Announcements, information and updates from CWAG Members and Associates
2017 CWAG Annual Meeting Registration
San Francisco, CA
July 30- August 2, 2017
The Conference of Western Attorneys General along with CWAG Chair and Hawaii Attorney General Doug Chin invite you to the 2017 CWAG Annual Meeting in San Francisco, CA, July 30-August 2, 2017. Join your colleagues as CWAG explores the most pertinent legal issues during the days and spend the evenings enjoying the urban charm of the city at our social events.

A new and updated agenda is available! [ Click here ]

Hotel room cutoff  date is July 7, 2017
A friendly reminder, the last possible day to reserve room reservations within the CWAG room block is July 7, 2017. If the room block sells out prior to that time, reservations will only be accepted on a space available basis.  The reservation number for the Westin St. Francis is 1.888.627.8546. Ask for the CWAG room block to receive our discounted rates.

To register online use the following link: 2017 CWAG Annual Meeting Registration
If you have attended an annual meeting in the past few years your contact information has been saved in the registration system. Please review your contact information during the registration process to make sure it is current.
To register go to "Sign In" and enter the email address and password you or your assistant previously provided. If you can't recall your password, click on the "Forgot Password" link and your password will be sent to the email that is saved in the system.
If you have not previously registered for the annual meeting go to "New Registration", enter your email and create a personal password to be used for future registrations.
Early Bird Registration:
Early bird registration ended on June 2nd. All registrations received after this date will be charged the regular registration fee.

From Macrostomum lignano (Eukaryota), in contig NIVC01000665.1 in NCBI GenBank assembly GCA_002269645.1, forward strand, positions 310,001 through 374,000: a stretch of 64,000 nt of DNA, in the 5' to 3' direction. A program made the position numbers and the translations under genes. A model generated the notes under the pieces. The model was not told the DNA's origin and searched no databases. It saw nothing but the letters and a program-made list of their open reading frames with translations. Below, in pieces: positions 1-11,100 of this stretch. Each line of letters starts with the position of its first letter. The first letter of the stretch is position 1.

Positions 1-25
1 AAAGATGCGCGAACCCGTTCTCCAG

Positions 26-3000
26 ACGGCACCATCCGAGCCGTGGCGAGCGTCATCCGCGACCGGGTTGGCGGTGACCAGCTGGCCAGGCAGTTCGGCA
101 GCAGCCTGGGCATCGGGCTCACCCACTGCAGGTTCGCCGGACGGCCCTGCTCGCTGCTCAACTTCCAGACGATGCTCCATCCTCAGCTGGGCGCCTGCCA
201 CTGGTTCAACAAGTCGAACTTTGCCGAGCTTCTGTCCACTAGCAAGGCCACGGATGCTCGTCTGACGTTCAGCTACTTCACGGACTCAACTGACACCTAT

Onsite Registration:
Pre-registering for primary attendees and guests who would like to attend any of the substantive or social opportunities is required. CWAG must make commitments to the hotel and activity vendors based on pre-registered guests prior to our arrival. The registration fees cover the cost of activities and meals at the conference which have been pre-arranged. Given the necessity of pre planning, we will not be accepting any onsite registrations. 
CWAG Attorney General Xavier Becerra of California
released the 2016 edition of the California Department of Justice (DOJ) Hate Crime in California report. The Hate Crime in California report provides statistics on hate crimes that occurred statewide during 2016, including the number of hate crime events and both the number of victims and suspects of those crimes. The DOJ, all law enforcement agencies, district attorneys, and elected city attorney's offices in California, developed local data collection programs and submitted hate crime statistics for this edition of Hate Crime in California. "When someone commits a crime motivated by hate, it is not just an attack on one innocent person, but an attack on the entire State and our communities," said Attorney General Becerra. "We can see from today's report that words matter, and discriminatory rhetoric does not make us stronger but divides us and puts the safety of our communities at risk."
CWAG Associate Attorney General Maura Healey of Massachusetts announced that three individuals have been indicted on human trafficking and money laundering charges for trafficking. A Statewide Grand Jury indicted Pingxia Fan, age 40, of Boston, Timothy Hayes, age 50, of Gloucester, and Simon Shimao Lin, age 59, of Boston, in connection with trafficking women for sex at brothels in Boston, Cambridge, North Reading, and Quincy. "Victims of human trafficking are preyed upon by pimps and traffickers who exploit the most vulnerable among us for profit," said Attorney General Healey. "We allege these defendants ran an extensive criminal operation that took advantage of women and sold them for sex. We thank the FBI and local police departments for their continued partnership in dismantling criminal networks that exploit human beings."